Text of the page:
Are there opportunities to progress further down the line? What training programs are available for employees?

These types of questions show the interviewer that you’re interested in growing with the company and are willing to learn as much as possible about your field. It also shows that you are looking for a long term role with career advancement possibilities. The answers to those questions allow you to share previous seminars, lectures and professional courses you have taken during previous employment and how helpful it was towards your growth with the company.

5. Questions about the hiring process and next steps

Questions about the hiring process and next steps is a good way to know what to expect in the coming days and weeks in regards to future interviews, job offers or job rejections. Questions may include:

Can I answer any final questions for you?
What are the next steps of the hiring process?
Is there any additional information that you need from me?

These types of questions help to conclude the job interview showing that you have remained confident and are willing to provide additional input. It’s not an attempt to ask whether you can expect a job offer but instead a realistic timeframe. You may be told if a second interview is forthcoming or the company will go right to selecting a candidate. The answers to this type of question will also help you gauge whether the job will begin within weeks or months.


More Questions To Ask an Interviewer

Among the best questions to ask an interviewer, here are a few more questions you may want to consider asking. These are great backups in case your interviewer already provided answers to our top five question topics during the interview. The better you are prepared with questions, the more natural sounding you will perform during your interview.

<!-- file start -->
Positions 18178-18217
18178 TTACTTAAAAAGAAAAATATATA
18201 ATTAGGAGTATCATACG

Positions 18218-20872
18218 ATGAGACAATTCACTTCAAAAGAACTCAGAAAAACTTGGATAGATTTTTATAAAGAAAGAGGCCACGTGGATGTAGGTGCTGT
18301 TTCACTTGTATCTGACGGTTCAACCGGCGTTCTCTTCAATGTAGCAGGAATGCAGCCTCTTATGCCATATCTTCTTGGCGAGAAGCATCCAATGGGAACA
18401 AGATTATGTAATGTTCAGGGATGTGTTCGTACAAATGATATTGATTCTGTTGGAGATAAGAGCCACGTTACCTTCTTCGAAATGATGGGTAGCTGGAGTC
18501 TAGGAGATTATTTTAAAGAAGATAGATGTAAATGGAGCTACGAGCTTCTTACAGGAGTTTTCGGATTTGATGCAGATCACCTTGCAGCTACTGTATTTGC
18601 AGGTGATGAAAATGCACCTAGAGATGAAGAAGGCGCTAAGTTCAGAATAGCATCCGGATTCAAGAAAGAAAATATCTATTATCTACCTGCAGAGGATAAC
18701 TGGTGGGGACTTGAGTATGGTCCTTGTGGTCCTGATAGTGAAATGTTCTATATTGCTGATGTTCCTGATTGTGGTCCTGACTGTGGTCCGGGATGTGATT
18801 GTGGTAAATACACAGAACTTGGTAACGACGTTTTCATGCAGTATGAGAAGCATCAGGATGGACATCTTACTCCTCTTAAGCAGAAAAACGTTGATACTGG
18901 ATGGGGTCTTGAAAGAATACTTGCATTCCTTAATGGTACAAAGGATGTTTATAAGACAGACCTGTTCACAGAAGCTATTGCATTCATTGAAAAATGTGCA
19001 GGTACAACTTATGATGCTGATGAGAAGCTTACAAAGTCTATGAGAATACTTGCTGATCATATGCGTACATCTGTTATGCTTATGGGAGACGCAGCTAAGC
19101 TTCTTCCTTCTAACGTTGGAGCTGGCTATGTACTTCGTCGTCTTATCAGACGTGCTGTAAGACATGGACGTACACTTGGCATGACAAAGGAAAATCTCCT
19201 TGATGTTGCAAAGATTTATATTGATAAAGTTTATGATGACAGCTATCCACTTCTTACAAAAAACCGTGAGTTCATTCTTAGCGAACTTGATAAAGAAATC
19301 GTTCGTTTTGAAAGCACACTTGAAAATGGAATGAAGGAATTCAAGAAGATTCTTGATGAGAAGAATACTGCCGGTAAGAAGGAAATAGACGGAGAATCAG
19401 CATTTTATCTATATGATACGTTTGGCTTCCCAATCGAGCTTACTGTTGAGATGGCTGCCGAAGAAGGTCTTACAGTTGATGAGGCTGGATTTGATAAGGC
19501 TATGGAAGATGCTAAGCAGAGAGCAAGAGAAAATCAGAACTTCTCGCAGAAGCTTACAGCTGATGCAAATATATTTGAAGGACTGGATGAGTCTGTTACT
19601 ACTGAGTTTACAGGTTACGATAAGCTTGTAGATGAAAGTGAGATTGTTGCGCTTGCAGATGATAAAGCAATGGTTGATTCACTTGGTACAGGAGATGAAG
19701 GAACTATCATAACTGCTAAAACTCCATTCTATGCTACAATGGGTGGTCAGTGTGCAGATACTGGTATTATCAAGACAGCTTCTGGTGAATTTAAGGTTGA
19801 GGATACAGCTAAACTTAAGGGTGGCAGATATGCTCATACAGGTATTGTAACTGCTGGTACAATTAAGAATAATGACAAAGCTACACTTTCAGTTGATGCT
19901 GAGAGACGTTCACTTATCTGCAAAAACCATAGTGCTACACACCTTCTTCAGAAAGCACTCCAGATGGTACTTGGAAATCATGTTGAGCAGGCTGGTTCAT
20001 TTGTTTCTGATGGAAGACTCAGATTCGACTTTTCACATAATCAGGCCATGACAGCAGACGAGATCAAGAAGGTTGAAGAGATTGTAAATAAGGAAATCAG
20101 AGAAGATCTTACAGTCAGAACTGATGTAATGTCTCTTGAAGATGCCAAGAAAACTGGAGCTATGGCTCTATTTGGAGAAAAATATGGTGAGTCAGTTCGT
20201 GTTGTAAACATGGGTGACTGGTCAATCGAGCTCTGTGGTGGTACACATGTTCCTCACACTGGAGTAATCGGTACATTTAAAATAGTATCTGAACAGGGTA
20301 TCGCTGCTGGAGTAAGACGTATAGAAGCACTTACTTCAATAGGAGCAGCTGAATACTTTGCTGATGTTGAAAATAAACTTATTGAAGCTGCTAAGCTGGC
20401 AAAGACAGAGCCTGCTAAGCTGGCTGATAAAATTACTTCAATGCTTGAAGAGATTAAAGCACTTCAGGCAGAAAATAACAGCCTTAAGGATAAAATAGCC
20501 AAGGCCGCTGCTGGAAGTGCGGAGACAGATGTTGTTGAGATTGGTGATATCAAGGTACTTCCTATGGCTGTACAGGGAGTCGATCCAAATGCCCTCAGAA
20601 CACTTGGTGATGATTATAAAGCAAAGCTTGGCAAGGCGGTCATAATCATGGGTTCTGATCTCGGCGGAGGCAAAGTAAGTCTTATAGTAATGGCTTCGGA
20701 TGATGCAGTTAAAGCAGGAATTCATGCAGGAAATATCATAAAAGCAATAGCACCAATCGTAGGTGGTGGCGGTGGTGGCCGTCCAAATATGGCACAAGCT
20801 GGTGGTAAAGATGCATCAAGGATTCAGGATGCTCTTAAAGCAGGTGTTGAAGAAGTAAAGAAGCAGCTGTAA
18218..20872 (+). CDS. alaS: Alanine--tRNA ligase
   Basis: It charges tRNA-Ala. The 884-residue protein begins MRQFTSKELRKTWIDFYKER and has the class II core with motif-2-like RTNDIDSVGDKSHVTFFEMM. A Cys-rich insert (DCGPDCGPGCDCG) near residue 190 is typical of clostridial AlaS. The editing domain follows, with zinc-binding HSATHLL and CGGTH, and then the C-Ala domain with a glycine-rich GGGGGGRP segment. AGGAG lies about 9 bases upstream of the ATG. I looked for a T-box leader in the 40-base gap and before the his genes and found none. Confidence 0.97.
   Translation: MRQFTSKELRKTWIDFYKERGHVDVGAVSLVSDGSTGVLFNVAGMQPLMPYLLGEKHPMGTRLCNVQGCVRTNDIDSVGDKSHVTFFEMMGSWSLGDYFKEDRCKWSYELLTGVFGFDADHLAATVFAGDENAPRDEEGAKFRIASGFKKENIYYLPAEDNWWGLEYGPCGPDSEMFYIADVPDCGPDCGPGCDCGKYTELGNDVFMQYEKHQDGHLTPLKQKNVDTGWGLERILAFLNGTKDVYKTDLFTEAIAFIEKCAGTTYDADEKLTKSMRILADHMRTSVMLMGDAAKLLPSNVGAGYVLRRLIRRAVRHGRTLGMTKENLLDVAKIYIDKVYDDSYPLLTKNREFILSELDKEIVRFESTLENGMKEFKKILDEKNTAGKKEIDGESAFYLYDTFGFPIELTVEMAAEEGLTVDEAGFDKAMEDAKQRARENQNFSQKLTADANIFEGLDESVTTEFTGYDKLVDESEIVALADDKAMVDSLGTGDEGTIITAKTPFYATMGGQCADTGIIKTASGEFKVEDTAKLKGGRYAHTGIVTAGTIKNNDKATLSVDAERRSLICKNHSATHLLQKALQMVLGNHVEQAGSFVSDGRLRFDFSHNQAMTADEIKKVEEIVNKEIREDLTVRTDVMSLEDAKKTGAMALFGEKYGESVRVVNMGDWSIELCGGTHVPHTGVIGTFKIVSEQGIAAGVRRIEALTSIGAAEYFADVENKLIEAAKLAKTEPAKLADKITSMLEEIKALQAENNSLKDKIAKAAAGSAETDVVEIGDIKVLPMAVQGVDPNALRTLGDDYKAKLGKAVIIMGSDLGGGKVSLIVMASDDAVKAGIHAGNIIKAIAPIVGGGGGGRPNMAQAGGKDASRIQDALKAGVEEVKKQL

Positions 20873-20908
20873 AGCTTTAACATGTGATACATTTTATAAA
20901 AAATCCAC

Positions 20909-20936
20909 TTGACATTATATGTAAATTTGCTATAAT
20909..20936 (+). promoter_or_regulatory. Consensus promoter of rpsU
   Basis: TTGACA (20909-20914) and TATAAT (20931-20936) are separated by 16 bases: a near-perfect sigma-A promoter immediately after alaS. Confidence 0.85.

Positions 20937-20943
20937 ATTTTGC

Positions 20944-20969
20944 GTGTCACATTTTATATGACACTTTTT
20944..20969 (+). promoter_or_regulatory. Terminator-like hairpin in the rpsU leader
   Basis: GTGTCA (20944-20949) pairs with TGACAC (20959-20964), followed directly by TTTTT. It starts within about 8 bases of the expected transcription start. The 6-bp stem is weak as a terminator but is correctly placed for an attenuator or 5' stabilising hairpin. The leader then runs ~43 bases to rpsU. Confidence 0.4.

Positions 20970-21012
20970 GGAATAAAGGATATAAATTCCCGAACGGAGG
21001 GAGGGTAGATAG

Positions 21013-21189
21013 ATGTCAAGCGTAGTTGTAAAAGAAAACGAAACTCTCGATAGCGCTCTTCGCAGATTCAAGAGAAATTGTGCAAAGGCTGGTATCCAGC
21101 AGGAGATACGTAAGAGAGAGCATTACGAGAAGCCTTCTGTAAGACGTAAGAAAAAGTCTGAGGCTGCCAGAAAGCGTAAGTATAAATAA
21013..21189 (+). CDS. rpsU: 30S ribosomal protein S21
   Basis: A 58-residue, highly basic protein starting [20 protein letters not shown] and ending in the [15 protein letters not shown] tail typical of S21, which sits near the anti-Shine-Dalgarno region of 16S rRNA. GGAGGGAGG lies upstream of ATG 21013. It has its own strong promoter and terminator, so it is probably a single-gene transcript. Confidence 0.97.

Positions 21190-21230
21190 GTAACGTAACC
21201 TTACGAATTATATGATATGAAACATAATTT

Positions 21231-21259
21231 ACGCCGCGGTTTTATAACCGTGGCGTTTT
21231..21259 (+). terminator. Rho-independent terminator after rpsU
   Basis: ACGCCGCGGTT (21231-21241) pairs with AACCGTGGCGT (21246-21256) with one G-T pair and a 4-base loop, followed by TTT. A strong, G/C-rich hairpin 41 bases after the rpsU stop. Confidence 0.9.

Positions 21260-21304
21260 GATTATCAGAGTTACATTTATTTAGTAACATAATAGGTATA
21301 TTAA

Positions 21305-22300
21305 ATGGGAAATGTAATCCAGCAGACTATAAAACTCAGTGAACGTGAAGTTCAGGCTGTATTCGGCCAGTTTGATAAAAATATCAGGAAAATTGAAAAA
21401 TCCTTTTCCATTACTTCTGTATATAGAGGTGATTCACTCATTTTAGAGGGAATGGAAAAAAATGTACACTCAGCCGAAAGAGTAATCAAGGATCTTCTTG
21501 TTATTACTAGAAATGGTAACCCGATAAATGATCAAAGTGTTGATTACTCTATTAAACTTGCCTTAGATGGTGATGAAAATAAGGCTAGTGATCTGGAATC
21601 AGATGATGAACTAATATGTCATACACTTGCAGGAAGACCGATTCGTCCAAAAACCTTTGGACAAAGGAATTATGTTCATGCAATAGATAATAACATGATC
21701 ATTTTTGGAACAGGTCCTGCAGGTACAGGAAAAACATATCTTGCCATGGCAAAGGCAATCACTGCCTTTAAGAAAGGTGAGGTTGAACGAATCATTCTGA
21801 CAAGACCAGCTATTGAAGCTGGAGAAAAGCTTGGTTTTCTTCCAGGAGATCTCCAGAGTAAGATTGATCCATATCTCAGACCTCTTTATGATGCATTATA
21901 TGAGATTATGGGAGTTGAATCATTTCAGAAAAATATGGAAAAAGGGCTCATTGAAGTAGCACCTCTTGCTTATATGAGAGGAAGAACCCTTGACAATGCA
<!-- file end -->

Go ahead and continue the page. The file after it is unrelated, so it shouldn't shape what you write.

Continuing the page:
How do you measure and evaluate the performance and success of the person in this position?

Ask this question to learn more about how you can succeed in the job. This information can help you determine what will be expected of your performance, especially if there is a company probationary period. It’s a good opportunity to share your experience with performance measurements and how you received a positive evaluation.

What does a typical day look like?

This question can help you understand more about the daily duties and decide whether you are a good fit for the position. As a candidate, wanting to know about the day-to-day responsibilities shows a hiring manager or recruiter that you are serious about getting this role. It’s also a great opportunity to reiterate your qualifications for the job by showing how you can easily handle the job responsibilities based on your career experience, education or training.

Do you expect the main responsibilities for this position to change in the near future?

This question shows the hiring manager that you’re flexible and motivated to grow with the company by taking on new tasks. Include a specific example about how a previous role changed and how you successfully assimilated.

Are there opportunities for training within the role/company?

This question allows you to better understand the company’s expectations from you and if they offer any help or resources for new hires. Make it known that you are excited about career growth and opportunities. This shows you are looking for long term employment.

What’s the most important thing I can do to help in my first three months?

This question shows the hiring manager your motivation to contribute from day one. It also gives you a glimpse into whether you are expected to jump right into the role or will you be offered training opportunities at the start.

Is there a work-from-home option offered?

Given the recent pandemic, this is an important question as working from home has become more common. Most often, this information will be listed in the job description. Pay careful attention to whether it suggests the role is an onsite location, remote or hybrid opportunity.